Does Your Insurance Policy Cover Rental Income
In general, insurance policies cover the property against potential damage such as fire, wind and hail, vandalism, and more. In addition to property coverage, real estate investors should also review whether there is enough coverage for rental income or loss of rents in the event the property is uninhabitable due to a covered loss when the tenant must move out while repairs take place. Most landlord policies include Fair Rental Value coverage to reimburse the property owner for the loss of rental income.
Rental income or Fair Rental Value coverage pays up to twelve months of loss of income, but some insurance carriers have the option to extend it for a longer period for an additional premium. Due to the delay in material supplies and building permits, it is highly recommended to increase your loss of income time limit to a minimum of 18 or 24 months. The amount that the property owner receives from the insurance carrier for loss of rents or income is determined based on the lease agreement with the tenant.
After a catastrophic event such as the Marshall Fire in Boulder County, which started on December 30th, 2021 and destroyed over 1,000 structures, building materials and contractors are difficult to be found, causing delays in reconstruction and extending the need for loss of income. An insurance policy that includes correct rental income protection can keep money coming in while the repairs are made, allowing property investors to make mortgage payments, cover unforeseen costs, and avoid foreclosure to the total loss of the property.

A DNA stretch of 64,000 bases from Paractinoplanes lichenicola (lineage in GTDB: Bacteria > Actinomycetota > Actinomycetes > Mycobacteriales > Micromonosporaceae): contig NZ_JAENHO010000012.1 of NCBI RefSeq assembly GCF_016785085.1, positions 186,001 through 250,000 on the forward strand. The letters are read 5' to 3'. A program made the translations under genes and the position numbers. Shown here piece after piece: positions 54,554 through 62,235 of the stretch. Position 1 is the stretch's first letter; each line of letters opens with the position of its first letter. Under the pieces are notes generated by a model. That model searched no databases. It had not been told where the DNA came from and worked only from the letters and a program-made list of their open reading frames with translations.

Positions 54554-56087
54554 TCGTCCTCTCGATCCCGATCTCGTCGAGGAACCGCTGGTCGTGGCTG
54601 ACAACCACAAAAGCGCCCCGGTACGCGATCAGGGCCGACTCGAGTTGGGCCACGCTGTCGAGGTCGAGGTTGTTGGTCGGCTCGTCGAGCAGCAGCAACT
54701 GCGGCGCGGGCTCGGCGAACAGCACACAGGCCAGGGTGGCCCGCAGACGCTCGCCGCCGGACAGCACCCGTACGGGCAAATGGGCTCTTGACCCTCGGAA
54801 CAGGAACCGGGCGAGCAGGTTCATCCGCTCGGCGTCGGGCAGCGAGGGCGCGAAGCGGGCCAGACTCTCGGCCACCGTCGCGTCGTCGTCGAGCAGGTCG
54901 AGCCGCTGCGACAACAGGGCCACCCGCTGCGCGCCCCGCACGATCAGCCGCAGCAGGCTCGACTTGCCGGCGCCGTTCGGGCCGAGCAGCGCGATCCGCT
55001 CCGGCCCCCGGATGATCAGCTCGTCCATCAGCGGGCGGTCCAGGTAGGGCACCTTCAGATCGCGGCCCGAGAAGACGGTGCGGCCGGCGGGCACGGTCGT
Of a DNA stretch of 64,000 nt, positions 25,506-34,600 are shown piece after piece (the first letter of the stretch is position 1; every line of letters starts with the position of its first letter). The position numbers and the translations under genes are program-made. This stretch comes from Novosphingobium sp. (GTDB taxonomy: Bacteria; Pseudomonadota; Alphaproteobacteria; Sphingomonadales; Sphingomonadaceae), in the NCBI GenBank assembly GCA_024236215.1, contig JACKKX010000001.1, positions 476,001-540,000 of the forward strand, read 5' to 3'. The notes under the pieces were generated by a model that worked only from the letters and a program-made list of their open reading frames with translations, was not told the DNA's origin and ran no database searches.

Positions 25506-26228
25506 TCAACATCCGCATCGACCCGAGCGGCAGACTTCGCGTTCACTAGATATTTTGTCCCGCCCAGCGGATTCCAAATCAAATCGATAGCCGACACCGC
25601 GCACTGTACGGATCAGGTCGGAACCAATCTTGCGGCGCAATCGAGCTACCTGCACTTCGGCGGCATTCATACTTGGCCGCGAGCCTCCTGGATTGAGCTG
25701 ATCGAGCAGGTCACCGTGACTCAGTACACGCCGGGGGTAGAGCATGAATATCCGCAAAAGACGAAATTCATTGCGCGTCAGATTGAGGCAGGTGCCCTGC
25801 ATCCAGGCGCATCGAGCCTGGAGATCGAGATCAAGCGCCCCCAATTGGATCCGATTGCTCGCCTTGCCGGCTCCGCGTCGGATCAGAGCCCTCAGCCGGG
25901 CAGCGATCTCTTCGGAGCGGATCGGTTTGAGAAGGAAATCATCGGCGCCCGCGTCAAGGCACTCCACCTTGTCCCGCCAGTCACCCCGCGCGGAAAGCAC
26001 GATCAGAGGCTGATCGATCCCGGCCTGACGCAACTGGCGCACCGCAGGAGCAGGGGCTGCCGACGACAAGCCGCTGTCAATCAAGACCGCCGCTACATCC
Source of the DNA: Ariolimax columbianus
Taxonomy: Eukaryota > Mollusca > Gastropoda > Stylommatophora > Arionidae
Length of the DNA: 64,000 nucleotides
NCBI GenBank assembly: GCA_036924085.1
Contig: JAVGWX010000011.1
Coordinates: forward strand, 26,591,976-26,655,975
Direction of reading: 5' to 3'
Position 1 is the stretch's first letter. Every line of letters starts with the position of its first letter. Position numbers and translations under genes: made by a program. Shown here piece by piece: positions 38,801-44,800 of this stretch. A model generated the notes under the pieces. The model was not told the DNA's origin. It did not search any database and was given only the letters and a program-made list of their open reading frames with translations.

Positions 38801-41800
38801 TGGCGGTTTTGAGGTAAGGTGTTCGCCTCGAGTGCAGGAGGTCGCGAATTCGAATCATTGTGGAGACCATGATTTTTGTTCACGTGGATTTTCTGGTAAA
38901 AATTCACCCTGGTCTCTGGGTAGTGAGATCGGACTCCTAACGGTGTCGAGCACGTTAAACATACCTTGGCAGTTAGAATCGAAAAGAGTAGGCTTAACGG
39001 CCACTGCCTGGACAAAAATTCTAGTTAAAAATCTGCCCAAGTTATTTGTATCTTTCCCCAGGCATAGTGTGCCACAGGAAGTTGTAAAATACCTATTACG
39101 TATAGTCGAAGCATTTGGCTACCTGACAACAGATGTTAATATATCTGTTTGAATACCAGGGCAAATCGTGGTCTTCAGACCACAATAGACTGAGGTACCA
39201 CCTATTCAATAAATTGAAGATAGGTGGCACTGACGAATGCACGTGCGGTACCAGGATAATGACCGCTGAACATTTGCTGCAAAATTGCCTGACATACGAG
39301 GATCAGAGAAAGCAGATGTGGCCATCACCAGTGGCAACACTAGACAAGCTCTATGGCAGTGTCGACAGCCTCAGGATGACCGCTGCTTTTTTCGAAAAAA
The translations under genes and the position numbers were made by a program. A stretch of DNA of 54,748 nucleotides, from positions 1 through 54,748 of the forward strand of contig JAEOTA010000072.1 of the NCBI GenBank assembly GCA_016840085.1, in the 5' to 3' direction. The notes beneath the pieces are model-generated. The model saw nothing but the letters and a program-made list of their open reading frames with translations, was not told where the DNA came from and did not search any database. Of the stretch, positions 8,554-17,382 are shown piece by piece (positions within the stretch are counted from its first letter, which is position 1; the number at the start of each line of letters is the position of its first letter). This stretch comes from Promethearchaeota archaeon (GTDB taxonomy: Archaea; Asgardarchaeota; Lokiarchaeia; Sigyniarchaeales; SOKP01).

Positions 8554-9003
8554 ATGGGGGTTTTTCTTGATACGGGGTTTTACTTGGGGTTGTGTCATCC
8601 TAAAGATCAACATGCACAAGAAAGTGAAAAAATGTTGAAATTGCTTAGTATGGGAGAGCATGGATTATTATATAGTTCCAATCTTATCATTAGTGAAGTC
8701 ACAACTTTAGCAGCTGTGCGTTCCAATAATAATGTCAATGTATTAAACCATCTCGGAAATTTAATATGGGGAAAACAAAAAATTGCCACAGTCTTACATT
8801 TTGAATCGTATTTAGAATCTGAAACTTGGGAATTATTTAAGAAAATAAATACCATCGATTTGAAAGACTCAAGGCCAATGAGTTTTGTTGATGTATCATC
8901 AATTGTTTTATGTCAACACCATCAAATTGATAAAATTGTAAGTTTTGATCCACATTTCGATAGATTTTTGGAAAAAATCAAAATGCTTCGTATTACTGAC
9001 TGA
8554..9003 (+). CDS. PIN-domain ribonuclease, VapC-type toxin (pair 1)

Insurance policies protect you, your investments and your future. The amount included for Loss of Rents coverage can keep you afloat in the event your rental property becomes uninhabitable for an extended period. The insurance you carry on your rental property could make all the difference in your success as a landlord when the unexpected occurs. After the Marshall Fire, some property owners have found they were underinsured, not just on dwelling limits, but also on the loss of income coverage.
In my experience as an insurance agent for over a decade, I have seen policies from the competition with only $5,000 in Loss of Rents coverage or none. It is recommended that the client, real estate investor or property manager calculate the total annual rent to avoid any gaps in coverage. It is your responsibility to talk to your agent to review the limit amount for loss of income included in your rental policy. If you would like a second opinion about this topic or other endorsements, please contact me.